Shaan Singh is back in business running a newly rebuilt convenience store and sandwich shop. A once-wrecked elementary and high school complex is back in session. Burgers and fried chicken are being served again at a popular restaurant that had a school bus tossed into its wall.
A year after a deadly twister wielding 175 mph winds smashed nearly everything in its path, signs of renewal are everywhere in Henryville. So are the scars.
You'll find them in roofs still covered with blue tarps, on vacant lots where houses once stood. They're on Singh's hands and arm and behind an ear, reminders of the shattered glass that flew as he and his employees hunkered down when the storm roared in last March 2.
But residents of Henryville and other small communities in the rural area about 20 miles north of Louisville, Ky., aren't focusing on the outbreak of twisters that devastated southern Indiana and Kentucky, claiming 39 lives and damaging or destroying thousands of buildings in the two states.
Instead, they're celebrating a remarkable rebirth, marking Saturday's anniversary with a mile-long parade in Henryville that will pay tribute to emergency and cleanup crews who came to the town's aid.
"It's not going to be dwelling on what happened," said Mark Furnish, chief of the volunteer Monroe Township Fire Department in Henryville. "It's going to be more of talking about the present and moving forward."
Moving forward never was a question for Singh, whose business at the edge of town near Interstate 65 reopened in early February.
"That day, God gave me a second chance to live," said Singh, who was tossed into a store counter.
The Henryville school complex, which took a hard hit as some students and staff hunkered inside, reopened just five months after the storm. Near the town's main intersection, a sign on a vacant lot signals the future return of a pizzeria.
Furnish said they're all signs of the town's resilience and determination to recover from the storm, which caused an estimated $100 million in damage in Henryville and surrounding areas. The damage total in Kentucky was even higher, hitting about $250 million in just one county.
"Every time you come off the expressway, there's one less blue tarp on a roof, there's a new business being opened up, there's a new house that people are moving back into," Furnish said.
Even so, he acknowledges the process is a long one, both physically and emotionally.
"You don't have to go very far to stumble across somebody that still needs help," he said. "There are going to be emotional scars that last a lot longer than the rebuilding part."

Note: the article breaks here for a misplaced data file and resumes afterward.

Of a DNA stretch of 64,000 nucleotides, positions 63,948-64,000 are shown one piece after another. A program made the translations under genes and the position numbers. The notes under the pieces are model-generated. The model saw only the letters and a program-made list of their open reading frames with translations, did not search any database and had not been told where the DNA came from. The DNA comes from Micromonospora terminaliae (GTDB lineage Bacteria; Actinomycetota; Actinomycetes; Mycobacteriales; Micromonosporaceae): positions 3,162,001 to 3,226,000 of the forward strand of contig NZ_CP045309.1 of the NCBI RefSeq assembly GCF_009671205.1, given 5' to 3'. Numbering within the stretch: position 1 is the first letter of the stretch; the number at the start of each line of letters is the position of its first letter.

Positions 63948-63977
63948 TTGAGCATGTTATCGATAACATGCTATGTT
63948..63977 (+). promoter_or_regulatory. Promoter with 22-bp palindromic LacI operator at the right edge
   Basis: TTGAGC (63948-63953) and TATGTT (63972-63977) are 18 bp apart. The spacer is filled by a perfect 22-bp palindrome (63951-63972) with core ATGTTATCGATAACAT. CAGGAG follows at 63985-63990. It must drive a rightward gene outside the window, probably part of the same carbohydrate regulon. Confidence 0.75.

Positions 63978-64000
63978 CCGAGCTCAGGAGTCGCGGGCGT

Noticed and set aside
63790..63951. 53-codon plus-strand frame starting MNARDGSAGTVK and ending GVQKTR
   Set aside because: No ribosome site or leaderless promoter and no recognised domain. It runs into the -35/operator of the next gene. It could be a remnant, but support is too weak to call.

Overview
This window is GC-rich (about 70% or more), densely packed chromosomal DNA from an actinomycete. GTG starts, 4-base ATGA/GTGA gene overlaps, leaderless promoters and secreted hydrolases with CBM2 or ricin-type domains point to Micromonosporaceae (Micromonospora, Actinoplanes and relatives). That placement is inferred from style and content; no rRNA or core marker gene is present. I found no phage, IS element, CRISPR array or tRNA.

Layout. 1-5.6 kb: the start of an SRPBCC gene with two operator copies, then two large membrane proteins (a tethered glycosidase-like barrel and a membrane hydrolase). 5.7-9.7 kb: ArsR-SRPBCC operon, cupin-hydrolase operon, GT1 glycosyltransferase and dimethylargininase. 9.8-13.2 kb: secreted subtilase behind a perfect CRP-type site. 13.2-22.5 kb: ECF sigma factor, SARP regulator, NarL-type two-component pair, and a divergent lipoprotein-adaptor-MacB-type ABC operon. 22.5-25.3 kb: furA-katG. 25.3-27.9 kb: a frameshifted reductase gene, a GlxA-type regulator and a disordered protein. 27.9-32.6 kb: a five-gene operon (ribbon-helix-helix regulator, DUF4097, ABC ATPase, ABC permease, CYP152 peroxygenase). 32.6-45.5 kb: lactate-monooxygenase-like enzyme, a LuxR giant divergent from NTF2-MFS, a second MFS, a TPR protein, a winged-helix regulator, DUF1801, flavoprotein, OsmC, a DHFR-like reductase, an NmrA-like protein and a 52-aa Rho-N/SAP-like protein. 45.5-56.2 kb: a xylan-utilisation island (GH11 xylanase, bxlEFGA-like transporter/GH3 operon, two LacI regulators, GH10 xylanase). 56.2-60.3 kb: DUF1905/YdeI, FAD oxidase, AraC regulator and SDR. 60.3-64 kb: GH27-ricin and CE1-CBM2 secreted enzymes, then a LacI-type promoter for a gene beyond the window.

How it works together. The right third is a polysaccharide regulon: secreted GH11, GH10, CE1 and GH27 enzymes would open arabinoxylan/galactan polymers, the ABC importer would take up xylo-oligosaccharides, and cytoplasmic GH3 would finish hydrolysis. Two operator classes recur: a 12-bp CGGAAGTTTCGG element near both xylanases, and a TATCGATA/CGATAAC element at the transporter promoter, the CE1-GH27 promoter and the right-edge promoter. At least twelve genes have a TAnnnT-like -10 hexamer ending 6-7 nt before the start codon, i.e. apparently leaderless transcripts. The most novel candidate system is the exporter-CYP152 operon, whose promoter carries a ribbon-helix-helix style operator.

The work still ahead is obvious along a hard-hit residential street not far from Henryville's school.
On one lot, the foundation and steps to a dwelling that no longer exists are all that remain. Across the street, a Dumpster filled with debris sits in front of an abandoned home. Two new homes have gone up nearby, but across the street is another shell of an empty house with a tarp covering the windows and door.
Ellen Smith lost her mobile home but has rebuilt with a one-story frame house in the same location on that block.
"We've lost a lot that can't be replaced," Smith said. "But that's the way it is."
A few miles outside town, Lenora Hunter also has rebuilt her home, but she had to start over without her husband, Wayne, who was killed in the storm. The couple, who had celebrated their 41st wedding anniversary just days earlier, videoed the storm as it barreled down. With no basement, they clung to each other in their home and expressed their love — the last words they exchanged. The powerful winds tossed them.
Lenora Hunter needed stitches to close cuts to her head. Her husband was found pinned under a refrigerator.
"My whole world was turned upside down that day," said Hunter, who wears his wedding ring on her left index finger.
The storm destroyed Mt. Moriah Church a few miles from Henryville. All that's left are the church's foundation, steps and basement. A handmade sign overlooking the basement proclaims, "His Church Lives!" A cross made of two branches stands near the steps. Across the road, the new church is going up.
As rebuilding continues, some in Henryville have made the devastation part of their future.
Sherman Sykes' restaurant across from the school complex became a symbol of the storm's destructive power. When he and others emerged from the basement that day, he found a school bus sticking out of his eatery.
"We didn't know a bus was in here until we come up and I peeked around," he said. "They thought I got hit in the head with something because they said, 'A bus?' I said, 'There's a bus in the restaurant.'"
Sykes and his wife, Maureen, lost their entire business. Their insurance settlement covered about $5,000 of the $30,000 it cost to re-equip the eatery. One consolation was that they didn't have to pay for the building's repairs. The construction company did the work for free because it used the restaurant as an office while rebuilding the school.
Sykes has changed his restaurant's name from Budroe's Family Restaurant to Budroe's Bus Stop. Photos of the bus sticking out of his business are displayed throughout the eatery as a reminder.
"You can't keep grieving over what you had and you lost," Sykes said while serving up burgers and fried chicken during a recent lunch rush. "You've got to say, 'Well I had it. It's gone. We'll do it again.'"